Treasury Metals Inc. holds a 100% interest in certain mineral claims that constitute the Lara Project located approximately 25 kilometres west of the Village of Chemainus, Vancouver Island, British Columbia. The project hosts the Lara copper-lead-zinc-gold-silver deposit. Treasury Metals (under the previous owner Laramide Resources, prior to a corporate reorganization) had proposed mining the Coronation and Coronation Extension zones of the deposit and transporting the ore for final processing at an existing mine and mill owned by Breakwater Resources Ltd. The Myra Falls Operation, now owned by Nystar, is situated in Strathcona Provincial Park, accessible by truck and/or barge from the Lara Project. The project has nearby highway access, ports and power located at site.
The project is a highly prospective region for targeting stratabound, high-grade volcanogenic massive sulphide deposits, with emphasis on zinc in particular. Presently, Treasury Metals’ property position as of June 30, 2014, totals 6476.93 ha of registered mineral claims, with the possibility of further expanding the current property. Diamond drilling on the property totals upwards of 101,730 metres in 490 drill holes. The main resource, also known as the Coronation Trend was modeled using Datamine Studio as six discrete zones and consists of continuous pods of zinc and gold rich mineralization. The current resource estimate is based on the Coronation Trend, which includes the Coronation Zone, the Coronation Extension and the hanging wall deposit. The indicated resource estimate for a 1% zinc block cut off, contains approximately 1,146,700 tonnes, with an average grade of 3.01% zinc, 32.97 g/t silver, 1.05% copper, 0.58% lead, and 1.97 g/t gold. At the same cut off percentage, the inferred resource estimate is thought to contain another 669,600 tonnes, with an average grade of 2.26% zinc, 32.99 g/t silver, 0.90% copper, 0.44% lead, 1.90 g/t gold. The available digital elevation models were compiled using ArcMap. An independent mineral resource estimate in accordance with the guidelines set out in NI 43-101 has been completed on the project.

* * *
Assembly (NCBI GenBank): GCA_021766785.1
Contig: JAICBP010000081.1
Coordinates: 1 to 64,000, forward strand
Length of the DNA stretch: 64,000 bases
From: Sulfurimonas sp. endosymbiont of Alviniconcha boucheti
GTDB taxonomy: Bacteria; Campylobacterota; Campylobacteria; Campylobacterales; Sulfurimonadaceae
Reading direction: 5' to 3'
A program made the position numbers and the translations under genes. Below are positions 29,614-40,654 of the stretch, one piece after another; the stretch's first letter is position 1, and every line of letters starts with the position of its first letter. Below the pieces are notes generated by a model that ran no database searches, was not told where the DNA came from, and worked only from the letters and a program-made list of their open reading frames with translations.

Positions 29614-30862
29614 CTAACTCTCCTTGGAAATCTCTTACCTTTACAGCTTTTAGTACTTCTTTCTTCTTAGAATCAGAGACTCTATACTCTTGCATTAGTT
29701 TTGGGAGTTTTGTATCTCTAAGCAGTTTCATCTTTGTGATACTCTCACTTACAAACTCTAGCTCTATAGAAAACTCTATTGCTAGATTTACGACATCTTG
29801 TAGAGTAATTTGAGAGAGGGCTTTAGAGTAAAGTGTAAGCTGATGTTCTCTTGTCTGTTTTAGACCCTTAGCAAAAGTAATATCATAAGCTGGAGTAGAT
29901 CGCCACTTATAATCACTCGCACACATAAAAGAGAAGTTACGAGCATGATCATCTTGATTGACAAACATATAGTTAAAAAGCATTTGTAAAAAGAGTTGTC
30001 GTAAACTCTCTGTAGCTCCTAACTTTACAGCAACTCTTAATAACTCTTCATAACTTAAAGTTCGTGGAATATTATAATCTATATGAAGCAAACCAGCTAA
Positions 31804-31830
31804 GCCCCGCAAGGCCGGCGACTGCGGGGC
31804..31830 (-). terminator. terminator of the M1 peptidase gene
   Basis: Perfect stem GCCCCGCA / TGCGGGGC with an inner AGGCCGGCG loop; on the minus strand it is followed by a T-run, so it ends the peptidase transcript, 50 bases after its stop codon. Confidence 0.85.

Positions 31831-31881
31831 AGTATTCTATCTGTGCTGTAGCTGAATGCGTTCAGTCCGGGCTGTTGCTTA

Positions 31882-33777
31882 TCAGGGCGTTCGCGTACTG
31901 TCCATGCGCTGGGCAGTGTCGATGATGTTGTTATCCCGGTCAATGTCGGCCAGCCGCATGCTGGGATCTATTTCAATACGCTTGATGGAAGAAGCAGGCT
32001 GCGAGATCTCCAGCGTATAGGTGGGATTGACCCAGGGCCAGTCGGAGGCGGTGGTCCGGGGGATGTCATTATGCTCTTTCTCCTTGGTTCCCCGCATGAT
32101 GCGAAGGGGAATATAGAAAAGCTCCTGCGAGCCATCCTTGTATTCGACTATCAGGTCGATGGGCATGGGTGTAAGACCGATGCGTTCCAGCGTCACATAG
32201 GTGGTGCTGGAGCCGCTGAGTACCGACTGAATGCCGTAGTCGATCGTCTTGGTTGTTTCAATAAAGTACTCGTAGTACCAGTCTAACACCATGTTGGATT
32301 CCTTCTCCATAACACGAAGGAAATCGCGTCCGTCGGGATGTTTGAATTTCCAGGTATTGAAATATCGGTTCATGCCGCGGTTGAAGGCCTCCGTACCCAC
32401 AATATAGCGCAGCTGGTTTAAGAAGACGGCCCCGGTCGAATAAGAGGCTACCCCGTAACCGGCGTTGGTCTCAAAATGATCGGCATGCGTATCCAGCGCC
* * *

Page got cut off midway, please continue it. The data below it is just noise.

Based on metallurgical test work by previous operators at the project and past discussions with Mrya Falls Operational staff, it is believed that ore from the project will not require any significant adjustments to its current milling practices. In addition, it could potentially be blended with material from the Myra mine. Additional work is required to verify these comments.
The site is accessed by taking the Trans-Canada Highway to Chemanius and exiting at Copper Canyon road, travelling west for approximately seven kilometres and then one kilometre of operational logging roads. The highway between the town of Duncan (15 km northwest of Lara) and Campbell River could support the increase in heavy truck traffic that would be associated with the construction and operation of the project. The network of logging roads that cross-cut the region can easily be accessed by automobiles and are in good working order. The logging roads in the area also extend to most locations on the project and can be accessed by the Chemainus River Logging Trunk Road. There is a good outcrop exposure at the “262” mineralized zone that is easily accessed by vehicle. There is a sheltered core storage shed on site. The site does have a major BC Hydro power line running along the southwest perimeter of the project.